Here’s a recipe for you, while we still have tangerines around. After making my rhubarb and tomato jam, I was still in the mood to try other fruit flavors. Personally, I like citrus marmalades… But a lot of people find them too bitter. But, since I was making this myself I could control the bitterness by adding the right amount of tangerine peel. You can omit the peel altogether if you don’t want any biterness whatsoever, or just add very fine little slices.
Don’t skip the part where you put the pits in a cheese cloth (or coffee filter, like I did). You need pectin, which is present in fruits for your jam to “gel”. In citrus fruits, the pits are high in pectin, so do follow the steps as they are detailed.
This jam is great on scones and toast, with a little cream cheese. Also to spread on crepes, and… Maybe waffles with a chocolate spread? A little marmalade thinned with water to make a syrup on top? too much?
As with most jam and marmalade recipes, you will have enough to give away. I got 5 standard-sized jars.
Adapted from David Lebovitz
Yields: Two quarts
8 Large tangerines
10 cups (2.5 liters) water
pinch of salt
8 cups (1.6 kg) sugar
- Wash tangerines and wipe them dry. Cut each one in half, crosswise around the equator. Set a non-reactive mesh strainer over a bowl and squeeze the orange halves to remove the seeds, assisting with your fingers to remove any stubborn ones tucked deep within.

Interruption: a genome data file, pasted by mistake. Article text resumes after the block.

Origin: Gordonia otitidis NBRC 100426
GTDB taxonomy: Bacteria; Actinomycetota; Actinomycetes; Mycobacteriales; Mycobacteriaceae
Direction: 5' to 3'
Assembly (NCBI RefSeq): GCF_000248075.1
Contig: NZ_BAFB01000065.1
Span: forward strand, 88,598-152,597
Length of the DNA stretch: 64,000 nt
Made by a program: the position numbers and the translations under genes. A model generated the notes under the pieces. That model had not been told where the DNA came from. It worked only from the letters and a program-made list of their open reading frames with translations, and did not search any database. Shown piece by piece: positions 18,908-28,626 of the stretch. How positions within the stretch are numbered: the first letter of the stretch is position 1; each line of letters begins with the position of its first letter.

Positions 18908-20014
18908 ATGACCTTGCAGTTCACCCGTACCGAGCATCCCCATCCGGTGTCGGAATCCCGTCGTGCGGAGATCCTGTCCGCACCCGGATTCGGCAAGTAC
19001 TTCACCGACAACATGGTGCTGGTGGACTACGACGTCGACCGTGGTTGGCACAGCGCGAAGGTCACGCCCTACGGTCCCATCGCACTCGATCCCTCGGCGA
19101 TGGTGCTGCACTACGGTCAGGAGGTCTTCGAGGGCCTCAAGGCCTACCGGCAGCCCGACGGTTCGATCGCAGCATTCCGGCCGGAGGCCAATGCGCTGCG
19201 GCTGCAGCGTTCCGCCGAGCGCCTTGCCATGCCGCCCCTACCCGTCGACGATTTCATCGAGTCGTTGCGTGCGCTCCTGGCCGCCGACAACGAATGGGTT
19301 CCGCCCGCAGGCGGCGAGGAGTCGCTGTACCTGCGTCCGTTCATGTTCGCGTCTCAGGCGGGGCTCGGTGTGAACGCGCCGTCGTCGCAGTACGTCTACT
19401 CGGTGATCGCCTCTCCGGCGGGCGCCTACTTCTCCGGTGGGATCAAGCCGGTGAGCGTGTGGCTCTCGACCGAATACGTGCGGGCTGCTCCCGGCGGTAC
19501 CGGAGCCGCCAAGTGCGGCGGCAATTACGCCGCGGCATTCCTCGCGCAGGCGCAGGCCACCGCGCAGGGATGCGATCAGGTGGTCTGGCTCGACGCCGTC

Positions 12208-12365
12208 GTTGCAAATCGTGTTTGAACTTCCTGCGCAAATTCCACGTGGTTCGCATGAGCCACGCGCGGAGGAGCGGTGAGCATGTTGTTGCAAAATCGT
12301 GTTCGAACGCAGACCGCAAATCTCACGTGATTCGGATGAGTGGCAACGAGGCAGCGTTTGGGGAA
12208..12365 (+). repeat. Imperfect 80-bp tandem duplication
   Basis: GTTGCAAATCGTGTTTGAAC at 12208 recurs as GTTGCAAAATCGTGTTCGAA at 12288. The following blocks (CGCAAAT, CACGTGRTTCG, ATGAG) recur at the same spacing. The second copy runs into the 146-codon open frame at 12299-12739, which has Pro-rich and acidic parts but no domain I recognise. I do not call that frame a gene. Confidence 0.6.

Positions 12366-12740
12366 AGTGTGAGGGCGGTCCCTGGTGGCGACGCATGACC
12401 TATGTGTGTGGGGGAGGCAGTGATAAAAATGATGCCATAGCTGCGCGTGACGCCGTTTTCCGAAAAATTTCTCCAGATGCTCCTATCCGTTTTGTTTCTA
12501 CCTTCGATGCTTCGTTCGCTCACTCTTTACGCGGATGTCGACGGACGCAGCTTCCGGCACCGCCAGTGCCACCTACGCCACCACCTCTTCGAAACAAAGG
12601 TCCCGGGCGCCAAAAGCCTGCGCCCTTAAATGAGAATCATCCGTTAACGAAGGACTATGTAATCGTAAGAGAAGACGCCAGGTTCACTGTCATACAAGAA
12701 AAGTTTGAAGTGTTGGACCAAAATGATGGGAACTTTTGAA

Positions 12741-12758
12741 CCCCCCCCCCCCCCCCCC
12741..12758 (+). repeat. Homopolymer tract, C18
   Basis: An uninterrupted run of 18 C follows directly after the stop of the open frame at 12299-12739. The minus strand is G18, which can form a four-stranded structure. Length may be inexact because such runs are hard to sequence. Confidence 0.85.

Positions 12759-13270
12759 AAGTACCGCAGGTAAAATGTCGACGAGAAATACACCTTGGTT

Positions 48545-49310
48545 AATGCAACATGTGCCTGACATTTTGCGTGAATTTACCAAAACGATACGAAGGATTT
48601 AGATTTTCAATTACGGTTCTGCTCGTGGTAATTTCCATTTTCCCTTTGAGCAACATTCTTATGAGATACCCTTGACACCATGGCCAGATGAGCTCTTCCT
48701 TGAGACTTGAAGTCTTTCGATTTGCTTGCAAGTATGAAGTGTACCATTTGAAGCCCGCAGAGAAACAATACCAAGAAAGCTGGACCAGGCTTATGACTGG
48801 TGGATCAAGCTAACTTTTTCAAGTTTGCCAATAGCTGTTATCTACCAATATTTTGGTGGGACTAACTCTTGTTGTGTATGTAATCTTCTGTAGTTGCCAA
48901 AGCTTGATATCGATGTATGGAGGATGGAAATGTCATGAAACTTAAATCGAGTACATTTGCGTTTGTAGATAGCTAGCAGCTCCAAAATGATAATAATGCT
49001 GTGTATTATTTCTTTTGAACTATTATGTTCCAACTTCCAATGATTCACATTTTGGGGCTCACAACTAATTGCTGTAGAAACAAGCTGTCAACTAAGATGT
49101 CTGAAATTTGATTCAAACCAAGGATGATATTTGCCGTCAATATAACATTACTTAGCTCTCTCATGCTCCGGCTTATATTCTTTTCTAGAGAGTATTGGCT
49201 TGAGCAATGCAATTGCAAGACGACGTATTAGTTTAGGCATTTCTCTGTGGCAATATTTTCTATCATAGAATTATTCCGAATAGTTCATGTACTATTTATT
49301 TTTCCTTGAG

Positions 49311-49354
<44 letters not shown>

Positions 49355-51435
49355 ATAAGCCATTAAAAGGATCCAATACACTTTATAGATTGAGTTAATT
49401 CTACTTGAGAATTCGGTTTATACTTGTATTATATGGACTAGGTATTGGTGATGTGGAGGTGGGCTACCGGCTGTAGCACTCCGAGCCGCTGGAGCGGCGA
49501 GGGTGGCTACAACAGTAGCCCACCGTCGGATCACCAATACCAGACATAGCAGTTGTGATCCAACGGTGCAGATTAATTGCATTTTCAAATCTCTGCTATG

- Tie the seeds up in cheesecloth or muslin very securely. (or a coffee filter!)
- Cut each rind into 3 pieces and use a sharp chef’s knife to cut the rinds into slices or cubes as thin as possible. Each piece shouldn’t be too large (no more than a centimeter, or 1/3-inch in length.)
- In a large (10-12 quart/liter) stockpot, add the tangerine slices, seed pouch, water, and salt, as well as the juice from the tangerines from step #1. Bring to a boil, then reduce to a simmer, and cook until the peels are translucent, about 20 to 30 minutes.
(At this point, sometimes I’ll remove it from the heat after cooking them and let the mixture stand overnight, to help the seeds release any additional pectin.)
- Stir the sugar into the mixture and bring the mixture to a full boil again, then reduce heat to a gentle boil. Stir occasionally while cooking to make sure it does not burn on the bottom. Midway during cooking, remove the seed pouch and discard.
- Continue cooking until it has reached the jelling point, about 220F degrees, if using a candy thermometer. To test the marmalade, turn off the heat and put a small amount on a plate that has been chilled in the freezer and briefly return it to the freezer. Check it in a few minutes; it should be slightly jelled and will wrinkle just a bit when you slide your finger through it. If not, continue to cook until it is.
- Remove from heat, and ladle the mixture into clean jars.
I don’t process my jams, since I store them in the refrigerator.
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